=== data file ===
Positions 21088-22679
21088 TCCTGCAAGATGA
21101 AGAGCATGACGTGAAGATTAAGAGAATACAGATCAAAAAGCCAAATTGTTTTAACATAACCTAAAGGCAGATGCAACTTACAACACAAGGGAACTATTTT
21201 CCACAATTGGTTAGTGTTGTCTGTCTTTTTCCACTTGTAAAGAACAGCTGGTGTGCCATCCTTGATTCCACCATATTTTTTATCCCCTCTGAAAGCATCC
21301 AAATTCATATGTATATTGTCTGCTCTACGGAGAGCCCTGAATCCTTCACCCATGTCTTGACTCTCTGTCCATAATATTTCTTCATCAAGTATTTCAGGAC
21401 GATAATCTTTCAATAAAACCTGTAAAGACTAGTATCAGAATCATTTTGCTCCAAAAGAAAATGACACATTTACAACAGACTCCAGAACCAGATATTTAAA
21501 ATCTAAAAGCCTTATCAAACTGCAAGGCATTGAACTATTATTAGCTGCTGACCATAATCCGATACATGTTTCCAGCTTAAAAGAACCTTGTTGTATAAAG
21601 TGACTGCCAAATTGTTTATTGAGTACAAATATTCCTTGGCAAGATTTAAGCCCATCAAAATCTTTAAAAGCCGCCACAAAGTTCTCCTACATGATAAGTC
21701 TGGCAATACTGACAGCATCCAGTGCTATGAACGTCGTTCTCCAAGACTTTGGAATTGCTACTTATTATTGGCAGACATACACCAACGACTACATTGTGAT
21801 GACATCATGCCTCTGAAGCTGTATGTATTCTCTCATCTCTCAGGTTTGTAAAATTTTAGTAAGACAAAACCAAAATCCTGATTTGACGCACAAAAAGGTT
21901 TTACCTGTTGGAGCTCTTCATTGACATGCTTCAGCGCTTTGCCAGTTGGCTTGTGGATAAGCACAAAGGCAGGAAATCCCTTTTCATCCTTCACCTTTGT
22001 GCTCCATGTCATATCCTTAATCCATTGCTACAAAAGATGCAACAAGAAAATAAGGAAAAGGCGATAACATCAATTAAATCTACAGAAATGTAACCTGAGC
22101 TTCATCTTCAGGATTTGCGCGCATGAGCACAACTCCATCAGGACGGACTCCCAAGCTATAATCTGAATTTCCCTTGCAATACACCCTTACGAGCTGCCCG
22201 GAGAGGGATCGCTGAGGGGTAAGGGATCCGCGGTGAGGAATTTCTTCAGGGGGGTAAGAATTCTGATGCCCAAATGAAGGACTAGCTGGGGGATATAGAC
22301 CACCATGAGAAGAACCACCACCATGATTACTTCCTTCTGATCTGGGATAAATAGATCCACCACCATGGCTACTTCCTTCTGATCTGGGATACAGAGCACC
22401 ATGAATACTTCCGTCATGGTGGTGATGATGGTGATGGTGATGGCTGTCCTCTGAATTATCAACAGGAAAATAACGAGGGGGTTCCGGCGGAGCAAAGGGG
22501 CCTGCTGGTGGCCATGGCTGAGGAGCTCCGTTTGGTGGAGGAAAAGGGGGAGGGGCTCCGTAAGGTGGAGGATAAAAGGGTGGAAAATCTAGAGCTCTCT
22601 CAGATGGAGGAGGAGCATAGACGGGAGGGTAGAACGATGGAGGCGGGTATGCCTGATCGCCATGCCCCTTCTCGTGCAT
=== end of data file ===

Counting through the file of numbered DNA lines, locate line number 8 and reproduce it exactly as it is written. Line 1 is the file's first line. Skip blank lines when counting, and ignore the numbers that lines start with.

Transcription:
21601 TGACTGCCAAATTGTTTATTGAGTACAAATATTCCTTGGCAAGATTTAAGCCCATCAAAATCTTTAAAAGCCGCCACAAAGTTCTCCTACATGATAAGTC